THE STATE OF
In The Supreme Court
Caroline Boyd and The Caroline Collection, Inc., Respondents,
BellSouth Telephone Telegraph Company, Inc., a/k/a BellSouth Telecommunications, Inc., now known as BellSouth, Petitioner.
ON WRIT OF CERTIORARI TO THE COURT OF APPEALS
J. Martin Harvey, Special Referee
Opinion No. 26170
Heard May 2, 2006 - Filed June 19, 2006
AFFIRMED IN PART; REVERSED IN PART
Richard B. Ness, of Ness, Jett & Tanner, LLC, of
Bamberg, for Petitioner.
James D. Mosteller, III, of Barnwell; and Stephen A. Spitz, of
Charleston, for Respondents.
JUSTICE BURNETT: Caroline Boyd filed a declaratory judgment action on behalf of herself and her wholly owned corporation, The Caroline Collection, Inc., (collectively referred to as “Boyd”) against BellSouth Telephone Telegraph Company, Inc., a/k/a BellSouth Telecommunications, Inc., now known as BellSouth (BellSouth). Boyd sought an easement across BellSouth’s property. The special referee granted BellSouth’s motion for summary judgment. The Court of Appeals affirmed in part, reversed in part, and remanded. Boyd v. BellSouth Tel. Telegraph Co., 359 S.C. 209, 597 S.E.2d 161 (Ct. App. 2004). We affirm in part and reverse in part.
FACTUAL AND PROCEDURAL BACKGROUND
In 1923, BellSouth’s predecessor, AT&T, completed construction of a three-story building on its property in
In 1988, BellSouth severed the lot into two parcels and sold the western parcel with the building to the City of Denmark (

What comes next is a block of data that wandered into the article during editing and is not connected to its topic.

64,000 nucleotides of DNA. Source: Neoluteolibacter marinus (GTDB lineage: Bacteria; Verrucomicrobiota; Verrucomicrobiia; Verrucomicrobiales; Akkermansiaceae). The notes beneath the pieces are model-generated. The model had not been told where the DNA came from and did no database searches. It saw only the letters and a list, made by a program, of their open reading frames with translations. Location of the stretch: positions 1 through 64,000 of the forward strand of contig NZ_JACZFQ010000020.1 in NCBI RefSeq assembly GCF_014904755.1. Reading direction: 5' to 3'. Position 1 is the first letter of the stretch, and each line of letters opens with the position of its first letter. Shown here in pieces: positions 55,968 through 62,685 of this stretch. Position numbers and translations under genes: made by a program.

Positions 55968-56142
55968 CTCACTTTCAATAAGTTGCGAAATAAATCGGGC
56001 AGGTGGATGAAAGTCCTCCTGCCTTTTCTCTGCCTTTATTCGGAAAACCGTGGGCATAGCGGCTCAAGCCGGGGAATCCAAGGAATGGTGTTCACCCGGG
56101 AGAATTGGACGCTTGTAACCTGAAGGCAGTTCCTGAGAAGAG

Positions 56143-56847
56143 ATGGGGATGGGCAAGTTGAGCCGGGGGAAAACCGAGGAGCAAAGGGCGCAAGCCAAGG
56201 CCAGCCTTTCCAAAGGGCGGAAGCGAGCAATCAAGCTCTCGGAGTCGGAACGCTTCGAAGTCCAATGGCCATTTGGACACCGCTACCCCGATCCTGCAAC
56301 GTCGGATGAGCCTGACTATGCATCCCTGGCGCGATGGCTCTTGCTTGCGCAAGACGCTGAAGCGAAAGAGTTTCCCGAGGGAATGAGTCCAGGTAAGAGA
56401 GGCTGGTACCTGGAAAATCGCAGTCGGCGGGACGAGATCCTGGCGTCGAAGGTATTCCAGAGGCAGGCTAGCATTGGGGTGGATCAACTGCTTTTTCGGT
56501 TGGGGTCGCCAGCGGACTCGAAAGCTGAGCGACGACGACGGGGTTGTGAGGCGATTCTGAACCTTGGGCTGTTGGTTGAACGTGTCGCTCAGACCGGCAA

Denmark and Boyd used BellSouth’s gate and driveway to access the rear entrance of the building. After September 11, 2001, BellSouth decided to construct a fence between the two parcels for security reasons. This fence would prohibit Boyd from using BellSouth’s existing gate and driveway to access the rear entrance of the building.
Boyd then brought this declaratory judgment action contending she had an easement implied by prior use, implied by necessity, or by equitable estoppel over BellSouth’s parcel. The special referee granted BellSouth’s motion for summary judgment on all claims.
Boyd appealed. The Court of Appeals affirmed the special referee’s grant of summary judgment for BellSouth on the easement by necessity claim and reversed the grant of summary judgment for BellSouth on the claims for an easement implied by prior use and by equitable estoppel.
We granted BellSouth’s petition for writ of certiorari to review the Court of Appeals’ decision concerning the easement implied by prior use and equitable estoppel.
I. Did the Court of Appeals err in reversing the special referee’s grant of summary judgment for BellSouth on the easement implied by prior use claim? II. Did the Court of Appeals err in reversing the special referee’s grant of summary judgment for BellSouth on the easement by equitable estoppel claim?
STANDARD OF REVIEW
In reviewing the grant of a summary judgment motion, the appellate court applies the same standard that governs the trial court under Rule 56(c), SCRCP. Under Rule 56, SCRCP, a party is entitled to a judgment as a matter of law if the pleadings, depositions, answers to interrogatories, and admissions on file, together with the affidavits, if any, show that there is no genuine issue as to any material fact. In determining whether any triable issues of fact exist for summary judgment purposes, the evidence and all the inferences which can be reasonably drawn from the evidence must be viewed in the light most favorable to the nonmoving party. Fleming v. Rose, 350 S.C. 488, 493-94, 567 S.E.2d 857, 860 (2002); Conner v. City of
LAW AND ANALYSIS
I. Easement Implied by Prior Use